8 Little-Known Reno Secrets That Save Real-Estate Developers Thousands

Don’t pick and choose your appliances.

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Carlos Saavedra and Nicole Eckstrom aren’t afraid of creeping mold or dodgy electrical wiring. With more than 20 years of combined experience, the married couple (and cofounders of Eckstrom NYC, a real-estate development business) knows a thing or two about giving a run-down building a new lease on life, all while maximizing their bottom line.

That doesn’t mean slapping builder-grade finishes all over, though. Through trial and error, the duo has learned exactly where to spend their hard-earned dollars (and where to save a few bucks). Gut jobs have many moving parts—and rarely come without a few surprises. But with proper groundwork, you can get your dream kitchen and stay within budget. Here are the little-known secrets that will help you get there.

Nail Down Your Design at the Beginning

Change order are two little words that will almost always blow your budget. Saavedra advises planning every last detail before the demo starts to avoid hearing them: “Let’s say you want to put this beautiful Viking stove in your kitchen, but you didn’t leave enough space for the plumbing or the insert. You’ll end up trying to retrofit everything. It really adds up.” You also risk losing the respect of your contractor, which can result in tension and delays. 

Read Up on Basic Dimensions

Saavedra recommends having the standard heights for things like kitchen cupboards (30 or 39 inches), windows (60 inches), and doors (80, 84, or 96 inches) on hand. “It’s worth knowing those numbers, because vendors won’t tell you if you’re ordering a custom size, they’ll just charge you more,” he says. For the same reason, be aware of the default thickness of countertops (1.5 inches), Sheetrock (0.75 inches), and tile (6–8mm), too.

Stay on Top of Timelines

Be aware of the different stages of a renovation to avoid accidental shipping delays: After demo comes plumbing and electrical, then Sheetrock and bathrooms: “One of the first things a contractor will need from you is your toilets, bathtubs, faucets, shower fixtures, and tiles,” says Saavedra. After that, you’ll have to provide doors, floors, and windows (kitchen fixtures are typically left to the end). Try to have as much on-site in advance as possible; if your materials are delayed, the contractor may end up turning to another project, leaving you without a fully dedicated professional when they finally arrive.

Search for Comparable Properties in Your Area

When planning a renovation, one of the questions that often comes up is: Will I lose money on the resale of my home? For the answer, Saavedra suggests looking for comparable properties (recently sold homes with similar square footage and number of bedrooms and bathrooms) in your area and finding out what they’re selling for. Subtract your purchase price from the selling price of similar renovated places in the neighborhood to give you a sense of what your renovation budget should be. For example, if you purchased your place for $400,000 and similar homes are selling for $500,000, you probably shouldn’t spend more than $100,000 on a remodel.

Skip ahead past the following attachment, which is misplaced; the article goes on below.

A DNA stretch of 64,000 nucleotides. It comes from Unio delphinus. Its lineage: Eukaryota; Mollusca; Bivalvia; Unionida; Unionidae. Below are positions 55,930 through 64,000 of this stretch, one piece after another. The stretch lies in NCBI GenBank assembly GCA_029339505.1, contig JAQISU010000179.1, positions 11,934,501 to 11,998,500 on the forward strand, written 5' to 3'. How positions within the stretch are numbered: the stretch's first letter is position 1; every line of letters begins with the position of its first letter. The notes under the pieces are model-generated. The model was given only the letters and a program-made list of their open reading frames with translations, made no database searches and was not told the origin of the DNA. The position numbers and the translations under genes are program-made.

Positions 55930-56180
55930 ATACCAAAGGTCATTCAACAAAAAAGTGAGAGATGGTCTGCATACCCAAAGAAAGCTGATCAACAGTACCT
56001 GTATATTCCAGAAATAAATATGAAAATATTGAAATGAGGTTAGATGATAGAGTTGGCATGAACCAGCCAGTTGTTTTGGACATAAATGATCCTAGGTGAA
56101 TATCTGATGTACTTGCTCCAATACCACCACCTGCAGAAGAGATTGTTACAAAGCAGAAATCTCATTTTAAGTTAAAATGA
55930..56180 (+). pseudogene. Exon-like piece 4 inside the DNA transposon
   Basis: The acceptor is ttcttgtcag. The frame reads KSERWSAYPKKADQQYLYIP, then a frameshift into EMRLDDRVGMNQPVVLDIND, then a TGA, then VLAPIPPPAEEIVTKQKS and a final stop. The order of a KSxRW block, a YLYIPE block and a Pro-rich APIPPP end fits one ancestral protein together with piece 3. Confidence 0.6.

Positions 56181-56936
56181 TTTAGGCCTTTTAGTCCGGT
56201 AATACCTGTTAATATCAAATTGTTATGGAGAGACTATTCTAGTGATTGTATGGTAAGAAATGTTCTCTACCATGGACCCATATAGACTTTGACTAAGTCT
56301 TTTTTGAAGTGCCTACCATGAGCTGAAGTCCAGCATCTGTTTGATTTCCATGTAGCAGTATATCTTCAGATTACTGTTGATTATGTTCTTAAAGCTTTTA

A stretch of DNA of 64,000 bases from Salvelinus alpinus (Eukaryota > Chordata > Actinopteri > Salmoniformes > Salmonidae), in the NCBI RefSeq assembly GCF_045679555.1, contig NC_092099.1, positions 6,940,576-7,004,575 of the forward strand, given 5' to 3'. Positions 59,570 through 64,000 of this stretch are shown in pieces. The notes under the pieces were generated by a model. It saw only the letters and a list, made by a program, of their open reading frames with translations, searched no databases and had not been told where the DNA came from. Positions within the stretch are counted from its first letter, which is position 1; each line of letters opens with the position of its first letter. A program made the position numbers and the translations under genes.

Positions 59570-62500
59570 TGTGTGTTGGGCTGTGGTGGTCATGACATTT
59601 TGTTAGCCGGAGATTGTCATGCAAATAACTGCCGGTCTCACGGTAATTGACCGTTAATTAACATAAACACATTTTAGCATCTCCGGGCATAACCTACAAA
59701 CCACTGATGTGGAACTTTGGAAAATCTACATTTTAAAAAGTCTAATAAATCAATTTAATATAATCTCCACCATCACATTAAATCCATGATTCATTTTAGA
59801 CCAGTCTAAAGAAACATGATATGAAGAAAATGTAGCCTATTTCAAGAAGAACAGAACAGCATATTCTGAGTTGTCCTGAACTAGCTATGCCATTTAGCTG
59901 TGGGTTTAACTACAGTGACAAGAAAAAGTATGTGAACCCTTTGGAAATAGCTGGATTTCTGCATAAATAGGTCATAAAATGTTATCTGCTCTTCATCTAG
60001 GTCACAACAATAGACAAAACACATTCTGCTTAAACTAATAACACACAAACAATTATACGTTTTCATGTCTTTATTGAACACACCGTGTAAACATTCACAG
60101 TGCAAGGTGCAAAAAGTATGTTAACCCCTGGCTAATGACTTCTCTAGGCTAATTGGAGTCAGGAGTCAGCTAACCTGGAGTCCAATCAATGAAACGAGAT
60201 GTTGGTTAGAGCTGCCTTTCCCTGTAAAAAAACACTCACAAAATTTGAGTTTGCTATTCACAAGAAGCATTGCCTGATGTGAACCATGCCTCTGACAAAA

Bundle Your Appliances

It can be tempting to splurge on a statement range, but Eckstrom suggests buying everything from the same brand and retailer. “Often they will give you great rebates or free items,” he says, noting that the couple once received a free Viking dishwasher and microwave for buying a stove and fridge. Have friends or family members who are renovating, as well? Bundling your appliances into one large purchase.

Shop Around for Classic Finishes

“Expensive tile isn’t always an indicator of quality,” says Saavedra, who likes to use simple ceramic penny and subway tiles, which are widely available, instead. He also notes that materials like quartz—his countertop of choice—come at many different prices. “We’ve used it in very inexpensive projects and have splurged on Caesarstone for others.” 

Focus on Floors

The thing that can add the most value to your renovation is underfoot. “When you’re buying a house, you’re basically buying walls and floors,” says Saavedra, who prefers wide-engineered hardwood, which can range between $3 and $20 a foot. “There’s no worse feeling than walking into a brand-new apartment and hearing that creaky, Formica plasticky sound,” he says. “I call it ‘foreclosure floors,’ and the saddest thing is, it’s really not that much cheaper.”

Invest in What’s Behind the Walls

While you might be tempted to cut corners on things out of sight in order to splurge on marble finishes you’ll see every day, Saavedra says that’s a huge mistake. “Do it once and do it right,” he says. Always look at local regulations and make sure that everything is done up to code. “In Manhattan, for example, we now have to use metal pipes because the city doesn’t allow PVC plumbing. That’s not the case on Long Island.” Filing renovations with the Department of Buildings can also increase your property value when you resell. Just like remodels, life can take you unexpected places.

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Gabrielle Savoie


Gabrielle is most often found digging through 1stdibs in search of Tobia Scarpa sofas, hunting down the newest cool hotels, or singing the praises of Art Nouveau. She spends an inordinate amount of time looking at real estate floor plans and listening to podcasts. In her free time, you’ll likely find her bouncing on a trampoline at Fithouse, snacking on a crudo at the latest cocktail bar, antiquing for French silverware, or dogsitting for anyone who will ask—yes, even you.